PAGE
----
At that time, the Arlington leased the flying facilities to Wesley Loback, then manager of Snohomish Airport, who operated there an accredited flying school, Arlington Aeronautical School of Flight and Engineering.
It wasnt until 1949 that the Logg family moved into the abandoned firehouse. Richards father was working as a body repairman for Henry Backstrom at Backstrom Motor Company as well as for Hammerly Trucking.
The $75 rent at the firehouse was part of his wages from Backstrom.
It was the most affordable rent we could find at the time and provided space in the engine parking garage for Dad to do his engine and body work on the side, Logg explained. Logg said that he often helped his father with sanding.
We lived in the office and the bunk area of the firehall, Logg said.
As children living in the airport firehouse, Loggs imagination went wild.
We ran air raid drills from the Ops Tower at the north end. On cots of green canvas, my brothers would lay there pretending to be Beetle Bailey and the boys, snoring while I pretended to be the sergeant.
The children found the building and its surroundings to be an unending source of adventures. He and his brothers had a great time climbing on the farm equipment stored there by Valley Gem Farm.
Thinking back, Logg waxed poetic one day, hoping to get his memoirs published in The Arlington Times.
Playing on fire engines and farming equipment, capturing honey bees that lingered near the water spigot outside, riding tricycles and bikes up and down the runways, and even on the fire hall roof (Please dont tell mother.), were just some of the fun things Logg and brothers found to do on their huge playground.
He even confessed to drinking his dads beer while cowering in the hose tower, which the city of Arlington Fire Department was then using to dry their hoses after a run. The brothers spent hours searching through the bunkers and once found some old combat rations.
We quickly consumed em before mother could find out about them, Logg remembered.
It was the days of bartering and trading and Richards father negotiated a load of peeler logs from the nearby mill with a fifth of good whiskey and a hardy handshake. It was Richards job to split logs to feed the large boiler that fed the steam heaters throughout the building.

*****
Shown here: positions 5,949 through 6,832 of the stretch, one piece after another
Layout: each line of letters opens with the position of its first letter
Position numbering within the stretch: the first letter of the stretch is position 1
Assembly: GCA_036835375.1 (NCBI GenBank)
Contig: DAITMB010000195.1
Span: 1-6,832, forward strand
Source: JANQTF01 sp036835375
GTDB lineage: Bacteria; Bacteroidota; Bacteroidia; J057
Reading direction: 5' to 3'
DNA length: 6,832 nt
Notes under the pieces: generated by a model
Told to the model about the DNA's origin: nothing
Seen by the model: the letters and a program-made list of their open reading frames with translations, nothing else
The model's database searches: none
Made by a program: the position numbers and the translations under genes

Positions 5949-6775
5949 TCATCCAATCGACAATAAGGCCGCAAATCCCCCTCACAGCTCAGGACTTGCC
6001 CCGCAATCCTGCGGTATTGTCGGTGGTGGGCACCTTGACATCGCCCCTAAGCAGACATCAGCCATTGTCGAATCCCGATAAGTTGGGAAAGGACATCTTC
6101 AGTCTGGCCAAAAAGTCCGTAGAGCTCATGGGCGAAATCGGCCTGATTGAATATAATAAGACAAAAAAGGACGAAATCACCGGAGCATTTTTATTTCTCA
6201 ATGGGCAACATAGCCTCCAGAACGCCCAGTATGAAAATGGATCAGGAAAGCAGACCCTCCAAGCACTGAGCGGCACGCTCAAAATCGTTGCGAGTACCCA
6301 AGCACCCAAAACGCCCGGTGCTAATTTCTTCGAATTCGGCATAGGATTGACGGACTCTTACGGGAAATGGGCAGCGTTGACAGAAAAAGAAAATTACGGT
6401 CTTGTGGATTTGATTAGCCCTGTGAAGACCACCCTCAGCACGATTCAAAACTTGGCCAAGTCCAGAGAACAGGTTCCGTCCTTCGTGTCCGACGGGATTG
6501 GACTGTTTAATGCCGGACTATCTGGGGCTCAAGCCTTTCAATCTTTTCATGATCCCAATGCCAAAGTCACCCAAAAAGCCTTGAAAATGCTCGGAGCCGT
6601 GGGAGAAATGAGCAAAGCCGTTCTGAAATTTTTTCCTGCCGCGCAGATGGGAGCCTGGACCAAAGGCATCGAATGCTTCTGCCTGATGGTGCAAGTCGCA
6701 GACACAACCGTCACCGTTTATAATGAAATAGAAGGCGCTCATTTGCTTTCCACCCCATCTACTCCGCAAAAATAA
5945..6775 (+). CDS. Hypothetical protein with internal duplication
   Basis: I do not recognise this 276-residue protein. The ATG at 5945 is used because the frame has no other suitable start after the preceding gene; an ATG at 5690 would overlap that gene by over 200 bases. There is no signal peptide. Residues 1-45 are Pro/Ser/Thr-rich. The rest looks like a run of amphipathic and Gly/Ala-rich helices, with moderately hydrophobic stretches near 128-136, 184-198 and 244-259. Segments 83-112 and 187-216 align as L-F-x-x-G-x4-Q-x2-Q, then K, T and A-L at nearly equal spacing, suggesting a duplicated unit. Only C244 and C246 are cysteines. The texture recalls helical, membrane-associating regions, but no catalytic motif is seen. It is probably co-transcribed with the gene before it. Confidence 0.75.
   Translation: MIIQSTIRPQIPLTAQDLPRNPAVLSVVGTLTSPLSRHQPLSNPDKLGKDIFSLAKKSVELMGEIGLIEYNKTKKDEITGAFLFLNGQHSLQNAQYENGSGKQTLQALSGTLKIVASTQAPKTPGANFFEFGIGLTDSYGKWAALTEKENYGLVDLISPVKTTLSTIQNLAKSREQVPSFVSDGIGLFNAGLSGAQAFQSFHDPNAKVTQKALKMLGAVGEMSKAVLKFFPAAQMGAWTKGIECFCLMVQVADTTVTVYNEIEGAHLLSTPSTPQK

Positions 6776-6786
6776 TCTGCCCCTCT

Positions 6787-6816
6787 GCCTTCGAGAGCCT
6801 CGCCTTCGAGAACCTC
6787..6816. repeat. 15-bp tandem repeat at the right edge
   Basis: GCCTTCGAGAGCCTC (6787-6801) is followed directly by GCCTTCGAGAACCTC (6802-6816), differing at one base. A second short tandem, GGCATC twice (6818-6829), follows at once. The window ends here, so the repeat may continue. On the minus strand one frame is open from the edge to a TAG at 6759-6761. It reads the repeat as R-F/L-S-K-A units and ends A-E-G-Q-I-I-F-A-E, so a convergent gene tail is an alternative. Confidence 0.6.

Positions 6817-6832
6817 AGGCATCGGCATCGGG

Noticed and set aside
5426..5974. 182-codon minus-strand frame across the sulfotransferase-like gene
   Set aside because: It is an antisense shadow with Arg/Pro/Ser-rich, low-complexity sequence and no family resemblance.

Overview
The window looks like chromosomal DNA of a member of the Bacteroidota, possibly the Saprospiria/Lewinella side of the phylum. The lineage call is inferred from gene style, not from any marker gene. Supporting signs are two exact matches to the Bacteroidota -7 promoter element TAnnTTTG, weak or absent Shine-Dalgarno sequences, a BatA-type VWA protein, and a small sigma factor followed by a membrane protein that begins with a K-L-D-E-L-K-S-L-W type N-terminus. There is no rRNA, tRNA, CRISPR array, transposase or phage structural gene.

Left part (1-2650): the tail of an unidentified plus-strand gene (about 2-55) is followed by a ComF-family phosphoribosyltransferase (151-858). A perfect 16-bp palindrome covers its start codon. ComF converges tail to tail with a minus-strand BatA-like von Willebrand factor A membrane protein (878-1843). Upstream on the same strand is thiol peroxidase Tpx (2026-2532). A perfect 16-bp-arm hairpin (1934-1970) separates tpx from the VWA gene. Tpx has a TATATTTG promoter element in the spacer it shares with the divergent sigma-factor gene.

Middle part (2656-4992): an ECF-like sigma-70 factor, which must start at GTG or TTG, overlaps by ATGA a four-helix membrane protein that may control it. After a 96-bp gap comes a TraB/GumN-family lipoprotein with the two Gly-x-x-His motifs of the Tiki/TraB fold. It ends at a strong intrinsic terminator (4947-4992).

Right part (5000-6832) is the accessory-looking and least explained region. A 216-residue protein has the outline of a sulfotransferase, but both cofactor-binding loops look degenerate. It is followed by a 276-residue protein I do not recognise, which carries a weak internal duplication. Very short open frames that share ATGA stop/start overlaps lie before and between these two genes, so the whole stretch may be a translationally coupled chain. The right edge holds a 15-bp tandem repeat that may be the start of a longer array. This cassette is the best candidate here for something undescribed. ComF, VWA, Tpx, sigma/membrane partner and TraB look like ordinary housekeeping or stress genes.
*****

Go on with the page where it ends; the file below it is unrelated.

I guess the Navy would have called me a tender, he said, Since I tended the boiler.
Recently, Logg captured his memories of what it felt like to him as a boy living at the decommissioned naval station.
Pause for a moment and you may hear the sound of a wailing siren on a clear night. Close your eyes and you can hear the voices of young Navy boys moving about through the rooms. There is a cook in the galley, and a grumpy Navy chief is complaining about powdered eggs. Someone is taking too long in the shower and so his buddy shuts off the hot water at the intake line. Standing in the bunker area you can see the Hotshot first class petty officer bucking for rank. You recognize him by the over-polished deck shoes and overly-starched uniform. He yells indiscriminately to let you know he is in charge of this run tonight.
You can imagine the men anxiously jumping from the bunks, directly into fire boots in answer to the call. Listen to the big firehouse doors opening and the trucks responding to an urgent call for rescue. There is a pilot out there in the night, and he is coming in hard.
Logg has fond memories of those years he spent living in the then-not-so-old firehouse, which was built in the early 1940s.
Those are the sights and sounds I imagined when my family moved into the abandoned Navy firehouse in 1949, Logg said. During those four years of his life, Logg learned to love that old building and all the buildings and bunkers found on the airport in those days.
The Logg family was still around in 1953 when the airport started hosting drag races.
Probably one of the best highlights of our childhood was watching the drag races, Logg said.
Some of the fastest and noisiest stock cars, modifiers and dragsters in the Pacific Northwest came to Arlington, Logg said, and he had a front row seat.
Logg has already started talking with officials about the upcoming decommissioning of the old firehouse. He has a commitment that there will be a representative from the Whidbey Naval Air Station and he has invited Arlington Mayor Margaret Larson and the City Council to attend. He sought assistance from Harry Yost and Dyc Dycus, who both served at Arlington NAAS.
Harry and Dyc are putting out a call for others to come and join in, Logg said. He is also seeking historical photographs of the firehouse, the air station and the airport in general.
In the meantime, Airport Manager Rob Putnam is still seeking permission from the Federal Aviation Administration to demolish the buildings.
We expect the demolition will be later this spring, Putnam said.